It was New Year’s Eve, a night to say farewell to the past and usher in the future.
And there they were, two friends with a past of helping offenders get a second chance spending time making plans for the future.
Fourth Judicial Circuit Judge Virginia Norton and Richard McKissick had many of these talks over the years they worked together on the Developing Adults with Necessary Skills program.
The course provides training to inmates in the Duval County Jail to help them get their GEDs, life-skills training and transitional counseling. It also has lowered recidivism rates.
Norton’s work with DAWN is a key factor in her being selected for the 2017 Chief Justice’s Distinguished Judicial Service Award, which she will receive Jan. 19 at the Florida Supreme Court.
McKissick handpicked Norton as the next-generation leader for the program he started many years before.
And even though McKissick was in declining health at a rehabilitation center that December 2015 night, they still talked about the future.
Starting of a friendship
Norton and McKissick had frequently seen each other when she worked for the General Counsel’s Office from 1998-2008 and he was a frequent visitor to City Hall.
“We’d always kind of wave to one another,” Norton said, but they didn’t know each other.
They met during her unsuccessful campaign for Duval County Court judge in 2006, when she went to visit McKissick’s family’s church, The Bethel Church.
His brother, Bishop Rudolph McKissick Sr., led the powerful Downtown institution at the time. (He has since retired and his son, Rudolph Jr., is senior pastor.)
After she was elected to the circuit bench in 2008, she often saw Richard McKissick in the courthouse because of his involvement in re-entry programs for prisoners.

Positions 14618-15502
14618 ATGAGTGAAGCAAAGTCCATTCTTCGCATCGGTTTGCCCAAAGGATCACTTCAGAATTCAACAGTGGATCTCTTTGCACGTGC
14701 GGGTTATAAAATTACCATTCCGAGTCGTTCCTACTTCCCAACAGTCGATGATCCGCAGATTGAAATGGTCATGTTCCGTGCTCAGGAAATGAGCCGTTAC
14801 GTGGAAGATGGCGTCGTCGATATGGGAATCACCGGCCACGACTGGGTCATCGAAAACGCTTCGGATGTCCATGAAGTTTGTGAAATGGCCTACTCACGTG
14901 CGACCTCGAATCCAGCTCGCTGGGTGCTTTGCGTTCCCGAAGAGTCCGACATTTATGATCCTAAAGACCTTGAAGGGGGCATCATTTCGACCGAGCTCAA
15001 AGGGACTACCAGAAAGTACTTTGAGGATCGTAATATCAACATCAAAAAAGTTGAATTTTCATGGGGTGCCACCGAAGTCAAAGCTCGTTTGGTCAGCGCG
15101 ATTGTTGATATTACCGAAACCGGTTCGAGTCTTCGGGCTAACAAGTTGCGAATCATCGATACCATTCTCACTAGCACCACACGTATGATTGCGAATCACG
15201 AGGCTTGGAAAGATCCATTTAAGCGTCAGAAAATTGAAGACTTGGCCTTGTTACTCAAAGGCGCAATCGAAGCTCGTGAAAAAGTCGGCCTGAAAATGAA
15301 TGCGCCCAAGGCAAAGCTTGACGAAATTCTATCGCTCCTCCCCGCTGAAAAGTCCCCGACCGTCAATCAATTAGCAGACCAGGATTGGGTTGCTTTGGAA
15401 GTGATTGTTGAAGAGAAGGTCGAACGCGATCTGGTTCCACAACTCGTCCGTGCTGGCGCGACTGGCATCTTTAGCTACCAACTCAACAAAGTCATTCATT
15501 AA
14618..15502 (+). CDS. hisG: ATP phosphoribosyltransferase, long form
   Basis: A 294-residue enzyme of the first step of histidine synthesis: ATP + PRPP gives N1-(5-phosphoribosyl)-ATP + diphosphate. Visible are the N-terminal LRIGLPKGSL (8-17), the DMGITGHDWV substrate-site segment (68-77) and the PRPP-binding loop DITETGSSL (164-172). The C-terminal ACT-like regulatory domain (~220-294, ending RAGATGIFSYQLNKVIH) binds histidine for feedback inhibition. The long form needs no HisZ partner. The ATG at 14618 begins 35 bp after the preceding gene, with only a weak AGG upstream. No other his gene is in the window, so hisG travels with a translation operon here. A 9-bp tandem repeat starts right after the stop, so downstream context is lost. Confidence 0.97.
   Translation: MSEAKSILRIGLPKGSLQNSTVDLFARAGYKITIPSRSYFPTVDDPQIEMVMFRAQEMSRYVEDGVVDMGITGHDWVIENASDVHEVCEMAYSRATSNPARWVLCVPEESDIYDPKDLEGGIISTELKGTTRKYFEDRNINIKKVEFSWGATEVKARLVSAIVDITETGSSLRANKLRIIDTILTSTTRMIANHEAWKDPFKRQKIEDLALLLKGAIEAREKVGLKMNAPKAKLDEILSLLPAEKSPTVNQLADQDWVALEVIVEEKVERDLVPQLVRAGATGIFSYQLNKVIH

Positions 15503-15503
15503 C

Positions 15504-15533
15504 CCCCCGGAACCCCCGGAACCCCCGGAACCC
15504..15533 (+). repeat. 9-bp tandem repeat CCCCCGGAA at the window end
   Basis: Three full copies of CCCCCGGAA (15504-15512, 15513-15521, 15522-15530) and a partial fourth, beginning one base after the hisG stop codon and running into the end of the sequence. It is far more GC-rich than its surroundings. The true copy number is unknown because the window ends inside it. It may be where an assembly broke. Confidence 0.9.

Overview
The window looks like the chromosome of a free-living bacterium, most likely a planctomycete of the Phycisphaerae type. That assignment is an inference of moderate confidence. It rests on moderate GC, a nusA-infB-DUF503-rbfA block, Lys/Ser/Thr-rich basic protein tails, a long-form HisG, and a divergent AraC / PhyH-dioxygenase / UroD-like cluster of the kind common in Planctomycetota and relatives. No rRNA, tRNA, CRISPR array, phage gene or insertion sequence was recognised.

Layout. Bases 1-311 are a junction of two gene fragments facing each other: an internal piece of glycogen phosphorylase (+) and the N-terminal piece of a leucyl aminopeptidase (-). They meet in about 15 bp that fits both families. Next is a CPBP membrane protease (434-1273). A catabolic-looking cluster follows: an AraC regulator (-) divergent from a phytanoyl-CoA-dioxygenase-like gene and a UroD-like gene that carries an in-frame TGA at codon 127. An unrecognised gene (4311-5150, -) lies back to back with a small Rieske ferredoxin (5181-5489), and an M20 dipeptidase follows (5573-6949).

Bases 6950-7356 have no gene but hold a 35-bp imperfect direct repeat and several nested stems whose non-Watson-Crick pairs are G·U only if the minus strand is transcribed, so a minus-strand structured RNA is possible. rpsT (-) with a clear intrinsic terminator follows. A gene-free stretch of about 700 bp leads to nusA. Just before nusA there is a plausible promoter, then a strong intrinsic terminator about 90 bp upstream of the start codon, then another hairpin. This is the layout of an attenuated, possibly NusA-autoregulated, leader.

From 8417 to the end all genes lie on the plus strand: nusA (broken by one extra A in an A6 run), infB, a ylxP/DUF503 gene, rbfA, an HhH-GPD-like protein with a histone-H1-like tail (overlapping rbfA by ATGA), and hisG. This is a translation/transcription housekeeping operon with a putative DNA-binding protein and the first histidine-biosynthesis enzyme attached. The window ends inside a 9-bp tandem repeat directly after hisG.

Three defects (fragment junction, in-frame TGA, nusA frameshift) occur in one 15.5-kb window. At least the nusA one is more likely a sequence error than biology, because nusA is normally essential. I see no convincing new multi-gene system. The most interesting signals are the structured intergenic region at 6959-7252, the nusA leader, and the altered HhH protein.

“We became closer and closer and closer,” Norton said.
She learned a lot of from McKissick, she said, particularly how he balanced holding people accountable for their actions with great kindness and compassion.
“I’m still working to emulate that,” the judge said.
Norton said McKissick often let DAWN members know he expected them to do better than they were doing.
The program’s classes begin with the pledge of allegiance because McKissick believed patriotism should be taught in the jail.
Another personal touch from McKissick is each classroom has a poster created by him that says, “I am here because I broke the law.”
But he believed in second chances, as does Norton. And they wanted more people to have those opportunities.
Planning for future
McKissick and Norton’s New Year’s Eve discussion focused on plans for the following week. Afterward, McKissick’s brother came by and the three of them prayed together.
Hours later, early on New Year’s Day, Richard McKissick passed away at age 90.
Norton didn’t want the inmates in the DAWN program to hear about his death from anyone else, so she personally told them as a group.
It was the hardest thing she’d ever done, Norton said.
For a lot of the men, McKissick was the only father figure they had ever had, she said.